Wednesday, December 18, 2013

Fail Better

If failure is not only inevitable but also essential, as Costica Bradatan said, then perhaps the secret to happiness in this life is to bounce back from defeat, quickly assess the lessons to be learned, move again into the fray, and fail ever better.

Tuesday, December 17, 2013

In Praise of Failure?

I refer you now to COSTICA BRADATAN's intriguing blog In Praise of Failure, which just appeared in the NY Times' Opinion Pages. It features a great still of Max von Sydow as Antonius Block, playing Death in a chess game he knows he must lose.

Winning isn’t everything. Antonius Block, right, played by Max von Sydow, challenges
Death to a game of chess in the 1957 film “The Seventh Seal,” directed by Ingmar Bergman.

BRADATAN says "[t]here is a danger in our quest for a more perfect future — that failure will become obsolete."

He goes on to make a case for the importance of failure, saying that failure is significant for several reasons. He discusses three of them:
  • Failure allows us to see our existence in its naked condition.
  • Our capacity to fail is essential to what we are.
  • We are designed to fail.
While certainly thought-provoking, I find I am unwilling to agree with the author's premise. Allow me to propose the alternative I prefer. What is all-important is not failure, but struggle.

Obviously, the nuance is that struggle offers the possibility of success, even when failure is inevitable. Antonius Block knew he would ultimately lose the chess game, yet he chose to play on. I get the idea, but I find myself resisting. Replace fail or failure with struggle in the article, and suddenly, I could not agree more. To wit:
  • Struggle allows us to see our existence in its naked condition.
  • Our capacity to struggle is essential to what we are.
  • We are designed to struggle.
Karl Popper emphasized the need for "falsifyability" in hypothesis testing. We may not be able to "prove" that something is correct, but if we can demonstrate that the opposite idea is impossible, we will have extended the boundary of human knowledge by an amount epsilon. Tiny epsilons have kept thousands in PhD programs around the globe.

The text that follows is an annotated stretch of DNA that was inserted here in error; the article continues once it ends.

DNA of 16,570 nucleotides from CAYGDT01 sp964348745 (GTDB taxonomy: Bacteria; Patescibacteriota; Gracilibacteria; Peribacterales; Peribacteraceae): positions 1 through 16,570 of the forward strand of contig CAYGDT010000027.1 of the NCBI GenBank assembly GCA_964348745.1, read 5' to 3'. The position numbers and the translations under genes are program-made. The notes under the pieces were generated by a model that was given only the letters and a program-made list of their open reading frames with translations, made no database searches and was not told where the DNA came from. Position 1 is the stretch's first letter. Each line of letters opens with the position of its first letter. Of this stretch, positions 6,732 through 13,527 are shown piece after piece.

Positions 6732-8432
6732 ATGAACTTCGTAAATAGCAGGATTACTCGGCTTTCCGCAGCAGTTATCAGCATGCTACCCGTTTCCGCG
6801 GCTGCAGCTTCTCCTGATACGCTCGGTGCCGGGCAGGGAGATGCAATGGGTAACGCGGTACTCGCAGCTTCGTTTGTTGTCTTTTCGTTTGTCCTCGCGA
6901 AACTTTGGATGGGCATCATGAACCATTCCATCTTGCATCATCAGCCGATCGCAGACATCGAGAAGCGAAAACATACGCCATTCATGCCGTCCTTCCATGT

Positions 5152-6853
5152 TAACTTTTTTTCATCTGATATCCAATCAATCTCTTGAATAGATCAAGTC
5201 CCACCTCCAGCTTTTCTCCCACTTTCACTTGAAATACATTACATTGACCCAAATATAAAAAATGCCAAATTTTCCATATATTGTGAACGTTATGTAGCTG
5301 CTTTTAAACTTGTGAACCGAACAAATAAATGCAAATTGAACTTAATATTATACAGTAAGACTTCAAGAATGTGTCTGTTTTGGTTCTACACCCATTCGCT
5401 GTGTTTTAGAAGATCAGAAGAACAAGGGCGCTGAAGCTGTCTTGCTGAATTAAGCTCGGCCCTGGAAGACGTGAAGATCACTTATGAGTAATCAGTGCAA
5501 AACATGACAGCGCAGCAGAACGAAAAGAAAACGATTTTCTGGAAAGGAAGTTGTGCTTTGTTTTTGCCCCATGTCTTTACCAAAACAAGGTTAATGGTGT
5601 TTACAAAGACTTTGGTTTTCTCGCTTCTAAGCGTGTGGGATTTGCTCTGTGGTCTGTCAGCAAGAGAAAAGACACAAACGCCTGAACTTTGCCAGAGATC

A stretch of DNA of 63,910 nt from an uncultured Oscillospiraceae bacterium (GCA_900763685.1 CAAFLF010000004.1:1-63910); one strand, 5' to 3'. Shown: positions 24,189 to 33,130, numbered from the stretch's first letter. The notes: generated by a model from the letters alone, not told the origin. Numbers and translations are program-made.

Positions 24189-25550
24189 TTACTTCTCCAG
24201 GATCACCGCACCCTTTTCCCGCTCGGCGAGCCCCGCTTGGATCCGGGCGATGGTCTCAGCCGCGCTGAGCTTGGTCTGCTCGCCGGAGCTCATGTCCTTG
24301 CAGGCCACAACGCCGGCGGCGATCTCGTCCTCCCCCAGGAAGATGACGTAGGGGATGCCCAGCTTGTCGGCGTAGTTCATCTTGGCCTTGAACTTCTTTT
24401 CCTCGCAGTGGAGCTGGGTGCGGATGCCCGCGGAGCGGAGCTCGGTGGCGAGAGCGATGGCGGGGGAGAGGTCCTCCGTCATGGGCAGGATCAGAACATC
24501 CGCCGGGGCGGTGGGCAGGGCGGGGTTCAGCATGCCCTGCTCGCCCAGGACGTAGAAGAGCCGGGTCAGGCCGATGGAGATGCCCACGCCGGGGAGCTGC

Aristotle argued that the development of character is the highest aim of life. This point of view clearly favors the hard-fought victory over the effortless one. 

There must be the possibility of failure or a victory is meaningless. Does anyone care who made the 2008 Detroit Lions go from 0-15 to 0-16? Personally, I am more interested in the character of the coaches, players, and staff who played the 16th game of that horrible season with all the passion and grit they could muster. 

We are made to struggle against random odds and toward some often ill-defined future. We meet with varying degrees of success. The need for struggle implies that an easy life devoid of struggle would be relatively meaningless. This is my excuse for not becoming one of the idle rich. 

Struggle on! 

Hat Tip to long-time friend and frequent contributor MF/LT

Sunday, December 8, 2013

My Star Wars Character? R2-D2, The Inventor

A closer look at the whole poster is available here:

Personally, I am rather partial to the write-up for R2-D2

Search "MBTI" on this blog for similar posts!

Friday, November 29, 2013

My Harry Potter Character? Sirius Black, the Inventor

Here is another creative addition to the MBTI series of posts! I enjoy these immensely.

I stumbled upon this infographic / fandom chart here at Geeks are Sexy:

My MBTI profile of ENTP matches me to Sirus Black. Great character, by which I mean, sexy, and great write-up, by which I mean flattering.

Using the clue posted prominently in lower right-hand corner of the chart Geeks are Sexy, I discovered a reference to the original work here at Tumblr:

Interestingly, the original poster (Emily) has a different alignment of characters to MBTI types. Under this author's estimation, as an ENTP I should be aligned with Fred and George Weasley.

Now I am not as fond of the Weasley twins, as I am not much of a mischievous prankster. I do not quite agree with the write-up in this referenced version, either. Playful, maybe, but I am usually more serious minded and I am a horrible liar.

It appears that Geeks are Sexy kept the concept and the character artwork by Makani, but developed new text which I believe, at least in the case of ENTP, to be superior.

Here is what Emily did with Sirus Black in her original:

Both authors have used the original concept, artwork, and fonts, but notice how the image of Sirus has been flipped in the subsequent Geeks are Sexy edition.

I suppose the bottom line to all of this is caveat emptor. 

Emily, author of the Blasphemmy [sic] blog on Tumblr, has created many more of these "Who Are You?" MBTI fandom charts. See the collection here: